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'Ask Gary' Sues Over News Story

Leon County Judge John Cooper on June 30, 2022, in a screen grab from The Florida Channel.
Sarasota Herald-Tribune
The Florida Channel
Leon County Judge John Cooper on June 30, 2022, in a screen grab from The Florida Channel.

Sarasota chiropractor Gary Kompothecras, who built a chain of car-crash clinics into a multimillion-dollar empire, has filed a libel suit over a Bloomberg News article published in November 2011 accusing him of unethical business practices.

In addition to Bloomberg and its reporter David Armstrong, defendants include two former patients quoted in the article and Allstate Insurance Co.  The suit accuses them of conspiring "to publish an outlandish hit piece maliciously asserting defamatory lies," as reported by the Sarasota Herald-Tribune (paywall alert).

The lawsuit accuses Allstate of engaging in "a surreptitious scheme" to close down Kompothecras' clinic chain, called Physician's Group, and his medical-referral network, 1-800-ASK-GARY.

The article in question, published Nov. 11, 2011, said Florida's Division of Insurance Fraud was conducting a criminal investigation into accident-referral services and that the ASK-GARY network was one of the ones under scrutiny. It said the referral service sent patients to the Physician's Group clinics, where tests and treatment were given whether they were needed or not until insurance coverage was milked dry.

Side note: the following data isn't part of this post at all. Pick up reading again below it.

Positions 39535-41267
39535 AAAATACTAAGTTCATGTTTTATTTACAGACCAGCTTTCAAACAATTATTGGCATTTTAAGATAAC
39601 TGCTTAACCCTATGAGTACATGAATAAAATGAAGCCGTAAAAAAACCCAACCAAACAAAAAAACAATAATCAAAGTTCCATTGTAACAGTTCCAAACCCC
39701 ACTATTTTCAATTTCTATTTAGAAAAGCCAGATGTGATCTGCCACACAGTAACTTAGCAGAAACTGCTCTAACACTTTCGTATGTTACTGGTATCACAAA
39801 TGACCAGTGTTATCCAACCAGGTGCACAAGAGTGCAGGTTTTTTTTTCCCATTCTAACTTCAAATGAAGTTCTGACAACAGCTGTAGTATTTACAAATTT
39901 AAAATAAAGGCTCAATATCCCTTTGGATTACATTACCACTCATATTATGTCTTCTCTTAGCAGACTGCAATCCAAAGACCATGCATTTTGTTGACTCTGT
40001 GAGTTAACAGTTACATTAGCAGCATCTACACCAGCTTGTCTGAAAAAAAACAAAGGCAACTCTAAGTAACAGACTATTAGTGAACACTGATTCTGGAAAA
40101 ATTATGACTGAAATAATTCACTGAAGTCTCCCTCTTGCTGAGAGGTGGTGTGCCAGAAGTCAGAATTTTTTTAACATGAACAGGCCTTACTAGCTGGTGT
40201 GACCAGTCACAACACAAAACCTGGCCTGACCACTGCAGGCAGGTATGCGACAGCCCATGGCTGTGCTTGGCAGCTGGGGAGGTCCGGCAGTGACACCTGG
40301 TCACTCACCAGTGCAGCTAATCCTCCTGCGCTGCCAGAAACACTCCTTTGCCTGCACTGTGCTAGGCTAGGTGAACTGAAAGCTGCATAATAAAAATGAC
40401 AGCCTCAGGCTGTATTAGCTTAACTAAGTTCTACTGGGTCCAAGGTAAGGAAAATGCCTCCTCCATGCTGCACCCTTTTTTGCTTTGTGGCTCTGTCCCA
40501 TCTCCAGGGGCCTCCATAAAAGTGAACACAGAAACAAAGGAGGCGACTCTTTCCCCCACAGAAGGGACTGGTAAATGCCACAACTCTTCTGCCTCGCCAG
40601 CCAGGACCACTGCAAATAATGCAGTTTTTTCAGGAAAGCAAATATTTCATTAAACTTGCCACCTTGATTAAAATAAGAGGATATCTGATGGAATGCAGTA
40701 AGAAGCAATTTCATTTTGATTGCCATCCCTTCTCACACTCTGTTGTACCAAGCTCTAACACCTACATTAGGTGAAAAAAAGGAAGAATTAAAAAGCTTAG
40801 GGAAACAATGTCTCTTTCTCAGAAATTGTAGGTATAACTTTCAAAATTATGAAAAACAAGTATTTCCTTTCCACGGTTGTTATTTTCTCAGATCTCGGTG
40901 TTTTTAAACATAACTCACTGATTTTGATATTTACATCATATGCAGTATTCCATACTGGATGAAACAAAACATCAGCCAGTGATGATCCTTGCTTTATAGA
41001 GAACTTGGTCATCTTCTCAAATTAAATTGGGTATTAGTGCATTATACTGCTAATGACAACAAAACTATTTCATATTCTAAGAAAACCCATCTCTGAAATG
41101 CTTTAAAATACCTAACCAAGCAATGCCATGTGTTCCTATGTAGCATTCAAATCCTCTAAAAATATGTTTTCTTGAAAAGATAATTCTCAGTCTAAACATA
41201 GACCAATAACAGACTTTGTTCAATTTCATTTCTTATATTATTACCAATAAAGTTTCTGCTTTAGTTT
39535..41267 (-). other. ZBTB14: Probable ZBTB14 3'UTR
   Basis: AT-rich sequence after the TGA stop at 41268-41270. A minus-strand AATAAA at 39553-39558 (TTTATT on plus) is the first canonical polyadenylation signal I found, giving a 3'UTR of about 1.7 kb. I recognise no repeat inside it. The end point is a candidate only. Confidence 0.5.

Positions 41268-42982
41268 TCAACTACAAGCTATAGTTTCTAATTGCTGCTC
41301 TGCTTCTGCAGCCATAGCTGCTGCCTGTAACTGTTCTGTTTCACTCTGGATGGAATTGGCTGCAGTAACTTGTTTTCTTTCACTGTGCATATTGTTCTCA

The article drew attention in part because Kompothecras was at the time a co-chair of the finance team for Republican presidential candidate Mitt Romney.  Four days after it appeared, Florida's Chief Financial Officer Jeff Atwater called for an end to the 1-800 accident referral services, saying they had driven up the cost of treating accident victims and the price of insurance.

It helped reporter David Armstrong win first place in beat reporting for 2011 in a prestigious contest held by the Association for Health Care Journalists.

And it figured in a push for reform of the no-fault insurance laws in the 2012 Legislature. The coverage available for minor crashes was sharply curtailed, and both massage therapy and acupuncture were eliminated.

Courts have raised concerns  that the law might be unconstitutional, prompting legislative committees preparing for the 2014 session to consider bills that would do away with no-fault auto insurance altogether, as Health News Floridareported last week.

In addition, State Farm auto insurer sued "Ask-Gary" in July, saying many of the claims it paid were bogus. Last month, the Office of Insurance Regulation ordered Kompothecras' auto-insurance company, AGIC Inc., to stop writing new business, saying it was not clear that AGIC had enough funds to pay future claims.

Originally founded in December 2006 as an independent grassroots publication dedicated to coverage of health issues in Florida, Health News Florida was acquired by WUSF Public Media in September 2012.